Over last 3 weeks, I learnt how to create and fix issues on the github pages. I wanted to share the steps involved in migrating my wordpress blog to a github blog post.
Why give up Wordpress blog?
I have been using Wordpress blogs for some time now. Wordpress blogs are free, easy to use and very easy to administer. However, the free edition of Wordpress does have these issues:
- not allow the use of external analytics like Google Analytics
- no flexibility in using / turning off plugins
- bloat caused by auto-added plugins
- no ability to edit the page metadata
Due to these factors, I was looking at a platform that was easier to use and administer.
While checking at alternatives, I came across GitHub Pages. The offering was very straight-forward. You can host a static website under the domain <gihubuser>.github.io. Any content that is published in the HEAD branch is automatically published.
This sounded quite interesting tool to play. However, its appeal shot up when I discovered Barry Clark’s Smashing Magazine article. In very simple steps, he explained a method to create a well designed and Jekyll integrated website that could be published to the Github pages. This sounded too good to be true - so I started to test it out.
Why I like GitHub pages?
Apart from the fact that it is free, I love GitHub pages for the following factors:
- easy to use!
- complete freedom in styling and templating the pages
- much faster performance
- lack of ads and bloat introduced by 3rd parties
- acceleration over a CDN
- integration with my build process. I can now auto-optimize images before uploading and save some bytes and improve performance!
- Potential to CNAME to any hostname that I want.
The migration process is quite simple for me:
- Create an empty Jekyll based github page.
- Copy each blog’s HTML to an editor
- Re-write the post in Markdown. I use this cheatsheet
- Save the file
- Git add, git commit and git push!
- Voila! The blog post is out in the world.
Wordpress offers a mechanism to export all the blogs as an XML file. I did not explore this option in great detail since I had a few blog posts and it was easier for me to directly copy the HTML and create the mardown templates. For serious bloggers, there are tools out there but, be do check the output. For example, I tried the HTML2Markdown tool. However, it missed handling <span> tags properly. Since my wordrpress blog was structured to use these tags, I could not use the tool.
Barry does mention a plugin for Wordpress that can convert your blog to markdown. However, it would need admin access to your wordpress account and that will not work on the free Wordpress.com account.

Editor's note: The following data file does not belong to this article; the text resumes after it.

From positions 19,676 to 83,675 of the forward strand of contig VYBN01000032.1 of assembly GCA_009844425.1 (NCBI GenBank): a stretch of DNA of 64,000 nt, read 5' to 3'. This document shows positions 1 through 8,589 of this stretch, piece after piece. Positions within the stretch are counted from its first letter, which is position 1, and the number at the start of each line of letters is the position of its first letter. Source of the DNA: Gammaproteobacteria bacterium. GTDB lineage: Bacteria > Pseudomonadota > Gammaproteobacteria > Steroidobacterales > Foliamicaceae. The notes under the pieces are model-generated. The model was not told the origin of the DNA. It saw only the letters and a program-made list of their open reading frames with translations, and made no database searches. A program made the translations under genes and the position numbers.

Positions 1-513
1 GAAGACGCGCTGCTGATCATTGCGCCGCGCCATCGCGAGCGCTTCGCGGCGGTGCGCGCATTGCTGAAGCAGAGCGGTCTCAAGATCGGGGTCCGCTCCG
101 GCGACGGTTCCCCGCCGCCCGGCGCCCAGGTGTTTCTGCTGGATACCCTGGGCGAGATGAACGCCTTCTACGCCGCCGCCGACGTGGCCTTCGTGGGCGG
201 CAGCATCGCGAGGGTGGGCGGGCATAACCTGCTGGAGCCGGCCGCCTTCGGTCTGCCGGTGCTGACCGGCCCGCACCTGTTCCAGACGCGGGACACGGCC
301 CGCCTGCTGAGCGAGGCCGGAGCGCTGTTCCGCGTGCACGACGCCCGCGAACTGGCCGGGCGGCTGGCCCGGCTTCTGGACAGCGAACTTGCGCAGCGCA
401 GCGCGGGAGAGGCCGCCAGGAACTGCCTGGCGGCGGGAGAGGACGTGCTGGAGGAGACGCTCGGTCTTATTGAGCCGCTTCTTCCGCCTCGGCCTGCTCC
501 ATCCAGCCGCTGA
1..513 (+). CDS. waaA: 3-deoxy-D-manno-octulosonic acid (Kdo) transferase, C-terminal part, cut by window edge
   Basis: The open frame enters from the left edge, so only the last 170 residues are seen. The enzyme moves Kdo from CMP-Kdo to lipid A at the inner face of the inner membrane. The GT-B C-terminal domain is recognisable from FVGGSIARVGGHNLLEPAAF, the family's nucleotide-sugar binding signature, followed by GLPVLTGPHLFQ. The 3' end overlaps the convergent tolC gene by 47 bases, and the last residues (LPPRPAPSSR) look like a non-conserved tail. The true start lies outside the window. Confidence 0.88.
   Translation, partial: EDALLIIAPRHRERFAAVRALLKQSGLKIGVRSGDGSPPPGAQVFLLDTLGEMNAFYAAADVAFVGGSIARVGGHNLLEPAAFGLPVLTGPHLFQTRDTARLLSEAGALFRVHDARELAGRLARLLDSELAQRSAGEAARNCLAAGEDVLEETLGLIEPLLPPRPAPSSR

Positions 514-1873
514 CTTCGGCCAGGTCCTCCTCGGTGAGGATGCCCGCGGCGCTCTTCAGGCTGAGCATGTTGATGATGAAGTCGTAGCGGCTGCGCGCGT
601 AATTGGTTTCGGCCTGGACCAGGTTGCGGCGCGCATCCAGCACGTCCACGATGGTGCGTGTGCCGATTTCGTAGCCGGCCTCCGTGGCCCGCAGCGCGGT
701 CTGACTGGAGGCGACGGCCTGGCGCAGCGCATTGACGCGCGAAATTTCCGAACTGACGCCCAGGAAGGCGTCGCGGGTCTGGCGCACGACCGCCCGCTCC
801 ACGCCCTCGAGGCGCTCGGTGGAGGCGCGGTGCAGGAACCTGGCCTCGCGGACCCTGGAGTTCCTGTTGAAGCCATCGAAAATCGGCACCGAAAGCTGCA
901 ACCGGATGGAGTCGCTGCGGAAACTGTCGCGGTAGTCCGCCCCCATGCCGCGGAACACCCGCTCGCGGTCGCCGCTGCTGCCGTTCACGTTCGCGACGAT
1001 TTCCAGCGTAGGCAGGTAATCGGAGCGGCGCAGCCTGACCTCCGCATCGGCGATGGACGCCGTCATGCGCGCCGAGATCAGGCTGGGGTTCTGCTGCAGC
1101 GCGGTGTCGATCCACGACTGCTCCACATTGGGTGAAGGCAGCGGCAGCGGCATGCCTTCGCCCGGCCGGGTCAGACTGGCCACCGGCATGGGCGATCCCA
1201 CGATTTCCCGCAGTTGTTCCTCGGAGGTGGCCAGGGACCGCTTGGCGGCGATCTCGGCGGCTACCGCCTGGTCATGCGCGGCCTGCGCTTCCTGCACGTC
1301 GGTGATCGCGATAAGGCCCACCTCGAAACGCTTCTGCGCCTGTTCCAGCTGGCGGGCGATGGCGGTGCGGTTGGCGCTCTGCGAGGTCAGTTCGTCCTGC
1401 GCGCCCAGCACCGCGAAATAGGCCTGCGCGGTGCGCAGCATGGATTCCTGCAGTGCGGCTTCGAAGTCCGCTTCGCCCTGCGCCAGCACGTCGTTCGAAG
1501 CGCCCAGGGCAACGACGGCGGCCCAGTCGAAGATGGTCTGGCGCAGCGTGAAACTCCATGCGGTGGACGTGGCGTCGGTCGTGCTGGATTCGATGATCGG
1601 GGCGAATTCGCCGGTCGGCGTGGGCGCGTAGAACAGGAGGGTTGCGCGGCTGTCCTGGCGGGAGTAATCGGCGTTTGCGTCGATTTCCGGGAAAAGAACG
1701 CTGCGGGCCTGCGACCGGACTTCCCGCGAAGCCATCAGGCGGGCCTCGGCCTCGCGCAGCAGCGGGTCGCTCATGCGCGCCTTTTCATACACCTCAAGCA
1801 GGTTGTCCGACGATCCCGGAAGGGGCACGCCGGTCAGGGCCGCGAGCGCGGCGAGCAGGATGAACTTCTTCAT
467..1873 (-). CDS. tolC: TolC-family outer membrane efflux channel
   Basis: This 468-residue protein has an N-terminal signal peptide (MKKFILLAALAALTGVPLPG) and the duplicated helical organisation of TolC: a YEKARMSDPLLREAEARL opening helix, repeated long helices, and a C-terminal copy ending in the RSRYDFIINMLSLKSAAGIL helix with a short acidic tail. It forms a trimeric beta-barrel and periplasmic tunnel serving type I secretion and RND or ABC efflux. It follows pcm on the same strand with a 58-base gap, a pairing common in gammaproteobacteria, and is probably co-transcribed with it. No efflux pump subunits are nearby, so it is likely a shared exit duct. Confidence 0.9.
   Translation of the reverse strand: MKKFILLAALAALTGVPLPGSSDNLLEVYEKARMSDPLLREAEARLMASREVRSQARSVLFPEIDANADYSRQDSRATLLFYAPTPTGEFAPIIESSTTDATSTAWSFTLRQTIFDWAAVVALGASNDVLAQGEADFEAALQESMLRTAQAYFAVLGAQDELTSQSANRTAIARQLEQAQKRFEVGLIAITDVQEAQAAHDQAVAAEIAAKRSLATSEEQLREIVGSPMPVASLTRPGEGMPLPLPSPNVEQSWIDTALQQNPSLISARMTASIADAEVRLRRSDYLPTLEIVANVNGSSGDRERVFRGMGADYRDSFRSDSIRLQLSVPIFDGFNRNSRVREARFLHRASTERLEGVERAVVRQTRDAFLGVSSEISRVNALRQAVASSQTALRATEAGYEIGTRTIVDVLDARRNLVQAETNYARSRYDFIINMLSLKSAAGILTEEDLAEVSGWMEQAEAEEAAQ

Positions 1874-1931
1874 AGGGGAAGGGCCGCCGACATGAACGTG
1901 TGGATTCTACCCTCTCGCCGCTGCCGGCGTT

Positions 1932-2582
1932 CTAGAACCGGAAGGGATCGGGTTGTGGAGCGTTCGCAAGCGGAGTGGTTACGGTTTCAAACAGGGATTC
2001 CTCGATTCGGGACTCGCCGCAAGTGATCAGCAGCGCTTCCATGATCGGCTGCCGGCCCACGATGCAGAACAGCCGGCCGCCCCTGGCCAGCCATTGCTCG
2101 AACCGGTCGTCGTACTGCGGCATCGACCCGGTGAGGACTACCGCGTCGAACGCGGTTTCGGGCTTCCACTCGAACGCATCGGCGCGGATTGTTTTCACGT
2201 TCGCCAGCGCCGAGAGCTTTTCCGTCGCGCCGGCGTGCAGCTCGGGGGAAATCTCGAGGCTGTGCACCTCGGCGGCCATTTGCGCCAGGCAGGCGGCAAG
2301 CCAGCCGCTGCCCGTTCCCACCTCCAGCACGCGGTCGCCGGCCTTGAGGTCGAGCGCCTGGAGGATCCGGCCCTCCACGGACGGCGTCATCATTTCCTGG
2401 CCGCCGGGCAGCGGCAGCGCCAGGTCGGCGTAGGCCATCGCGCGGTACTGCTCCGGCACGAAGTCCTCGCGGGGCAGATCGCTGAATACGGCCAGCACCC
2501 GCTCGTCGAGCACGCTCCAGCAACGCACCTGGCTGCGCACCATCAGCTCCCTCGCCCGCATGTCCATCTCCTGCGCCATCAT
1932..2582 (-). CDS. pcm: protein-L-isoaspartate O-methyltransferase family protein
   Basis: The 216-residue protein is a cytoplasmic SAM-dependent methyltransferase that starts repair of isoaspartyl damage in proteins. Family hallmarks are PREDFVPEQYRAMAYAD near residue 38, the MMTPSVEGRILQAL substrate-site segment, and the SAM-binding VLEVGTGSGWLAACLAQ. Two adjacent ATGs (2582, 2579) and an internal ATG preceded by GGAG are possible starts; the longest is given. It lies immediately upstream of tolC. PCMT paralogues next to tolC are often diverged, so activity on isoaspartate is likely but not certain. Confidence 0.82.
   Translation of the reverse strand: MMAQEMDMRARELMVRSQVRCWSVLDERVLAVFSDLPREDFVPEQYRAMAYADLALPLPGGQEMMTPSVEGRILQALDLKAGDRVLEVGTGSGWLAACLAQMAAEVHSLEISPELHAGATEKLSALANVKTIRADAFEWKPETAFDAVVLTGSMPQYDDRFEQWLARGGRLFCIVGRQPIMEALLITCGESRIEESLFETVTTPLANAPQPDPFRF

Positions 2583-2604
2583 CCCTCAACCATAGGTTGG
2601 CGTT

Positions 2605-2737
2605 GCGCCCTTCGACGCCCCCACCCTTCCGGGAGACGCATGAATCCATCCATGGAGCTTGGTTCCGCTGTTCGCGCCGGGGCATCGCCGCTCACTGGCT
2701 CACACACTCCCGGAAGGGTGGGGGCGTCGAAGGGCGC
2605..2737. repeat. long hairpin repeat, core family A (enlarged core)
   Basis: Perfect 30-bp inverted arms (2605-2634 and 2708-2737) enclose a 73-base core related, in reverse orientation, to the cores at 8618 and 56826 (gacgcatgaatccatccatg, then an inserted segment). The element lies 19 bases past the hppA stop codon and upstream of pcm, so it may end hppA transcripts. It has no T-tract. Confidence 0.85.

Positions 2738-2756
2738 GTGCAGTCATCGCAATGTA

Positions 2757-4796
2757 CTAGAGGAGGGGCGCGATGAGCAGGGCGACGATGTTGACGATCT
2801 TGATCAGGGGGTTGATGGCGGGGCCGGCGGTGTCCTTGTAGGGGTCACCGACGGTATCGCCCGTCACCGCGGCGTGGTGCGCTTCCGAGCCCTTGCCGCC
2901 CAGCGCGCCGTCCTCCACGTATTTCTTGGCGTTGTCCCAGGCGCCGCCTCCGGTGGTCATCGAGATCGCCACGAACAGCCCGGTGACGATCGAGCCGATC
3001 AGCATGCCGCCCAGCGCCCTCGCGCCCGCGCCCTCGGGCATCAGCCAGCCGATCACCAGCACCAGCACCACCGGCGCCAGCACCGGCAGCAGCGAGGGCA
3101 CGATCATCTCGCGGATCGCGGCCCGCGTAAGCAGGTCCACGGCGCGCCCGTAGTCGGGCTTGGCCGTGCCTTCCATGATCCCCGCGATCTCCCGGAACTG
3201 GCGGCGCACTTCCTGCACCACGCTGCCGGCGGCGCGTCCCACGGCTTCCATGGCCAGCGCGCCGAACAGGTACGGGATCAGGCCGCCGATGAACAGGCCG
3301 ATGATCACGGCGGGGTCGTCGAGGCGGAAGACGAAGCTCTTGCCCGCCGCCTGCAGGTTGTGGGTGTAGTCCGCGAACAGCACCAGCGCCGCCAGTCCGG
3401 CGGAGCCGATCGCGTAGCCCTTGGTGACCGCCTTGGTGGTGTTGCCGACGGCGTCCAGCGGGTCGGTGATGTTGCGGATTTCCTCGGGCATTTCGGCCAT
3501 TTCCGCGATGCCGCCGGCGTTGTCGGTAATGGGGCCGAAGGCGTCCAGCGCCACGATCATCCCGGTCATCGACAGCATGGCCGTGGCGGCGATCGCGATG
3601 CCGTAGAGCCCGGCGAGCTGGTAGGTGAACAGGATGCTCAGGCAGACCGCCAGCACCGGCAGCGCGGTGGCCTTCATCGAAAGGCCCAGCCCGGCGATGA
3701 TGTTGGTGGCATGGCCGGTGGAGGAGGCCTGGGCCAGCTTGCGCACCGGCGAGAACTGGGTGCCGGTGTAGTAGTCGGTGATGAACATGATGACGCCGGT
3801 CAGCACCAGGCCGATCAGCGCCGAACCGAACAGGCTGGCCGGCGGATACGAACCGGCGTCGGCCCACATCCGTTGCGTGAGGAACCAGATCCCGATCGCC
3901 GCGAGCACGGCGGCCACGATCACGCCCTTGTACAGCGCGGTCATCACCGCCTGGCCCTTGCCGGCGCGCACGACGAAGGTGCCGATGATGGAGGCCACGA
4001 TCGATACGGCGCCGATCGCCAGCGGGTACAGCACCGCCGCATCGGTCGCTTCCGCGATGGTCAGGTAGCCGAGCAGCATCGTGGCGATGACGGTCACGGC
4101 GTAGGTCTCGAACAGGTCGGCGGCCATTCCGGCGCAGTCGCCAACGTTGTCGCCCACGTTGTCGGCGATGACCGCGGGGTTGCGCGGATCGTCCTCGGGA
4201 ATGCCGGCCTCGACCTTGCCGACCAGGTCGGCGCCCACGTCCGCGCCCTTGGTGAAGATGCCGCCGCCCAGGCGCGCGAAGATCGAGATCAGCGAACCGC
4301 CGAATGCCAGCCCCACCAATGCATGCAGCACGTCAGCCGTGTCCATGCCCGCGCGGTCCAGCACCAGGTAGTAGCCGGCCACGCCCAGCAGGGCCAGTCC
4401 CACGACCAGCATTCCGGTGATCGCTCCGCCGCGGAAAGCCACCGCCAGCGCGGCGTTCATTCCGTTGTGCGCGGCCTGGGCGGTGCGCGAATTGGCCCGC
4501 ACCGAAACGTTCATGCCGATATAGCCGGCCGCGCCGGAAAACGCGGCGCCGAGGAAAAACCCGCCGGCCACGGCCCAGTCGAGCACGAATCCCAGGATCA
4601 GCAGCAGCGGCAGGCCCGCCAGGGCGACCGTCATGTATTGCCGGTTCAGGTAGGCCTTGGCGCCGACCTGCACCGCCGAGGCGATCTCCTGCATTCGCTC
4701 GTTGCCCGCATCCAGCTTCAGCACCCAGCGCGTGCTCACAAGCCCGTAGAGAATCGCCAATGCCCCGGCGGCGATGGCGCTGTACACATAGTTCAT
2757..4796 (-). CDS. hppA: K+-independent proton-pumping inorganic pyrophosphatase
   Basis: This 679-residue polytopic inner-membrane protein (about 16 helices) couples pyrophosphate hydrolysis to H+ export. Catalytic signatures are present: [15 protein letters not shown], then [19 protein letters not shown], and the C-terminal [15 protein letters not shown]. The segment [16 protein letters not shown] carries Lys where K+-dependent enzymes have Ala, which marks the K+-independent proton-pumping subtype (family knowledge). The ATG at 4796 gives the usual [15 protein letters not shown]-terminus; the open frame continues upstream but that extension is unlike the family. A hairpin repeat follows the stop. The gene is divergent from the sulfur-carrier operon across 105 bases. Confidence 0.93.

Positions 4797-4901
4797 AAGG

Gotchas during migration
While migrating the blog, I found a few things that would be interest to others too:
Gotcha# 1: Title won’t support the ’:’ characater.
In the default jekyll template, there is this header:
layout: post title: My first github page! comment: true
The title tag will be used to generate the HTML <title> tag. If the title has a ‘:’ in it, the parser appeared to fail detecting the correcting end-point. So these kind of title tags will fail.
title: Book Review: The Phoenix Project
The praser doesn’t know if the word is title followed by everything of it is _title: Book Review__ followed by everything. Unfortunately, the error message will be very unhelpful. If you run into a parser issue, here’s how to debug:
- Update and publish your post.
- After 5 mins, check if the post is shown or the updates appear on the website.
- If updates don’t show up, check for error messages. To see the error message, do the following:
- Go to your github project. - Click on the project settings tag- Scroll down to the section GhitHub Pages. If parsing was successful, you should see a message like this:- If you see an error about time stamp or any kind of parsing error, it means that your latest push has broken the parser. The simplest way to debug it is to revert back the change and start tweaking the latet post.
Gotcha# 2: Post name should not contain an ‘&’ character
When saving the blog post, ensure that you avoid using the & character. This character is treated literally and copied to sitemap.xml file. This makes your sitemap.xml file invalid and bots like Google will ignore it. This is not a good position to be in. So ensure that you eliminate any special characters from the blog post file name.
I am still learning this new tool. I’ll keep updating the post as I found more issues.
At this point in time, I am pretty happy with the GitHub pages. I’ve started the process of migration and indicating to the SEO bots that my individual blog posts have moved. Hopefully, I’ll be able to see the traffic movement and that would be a topic for an upcoming blog post!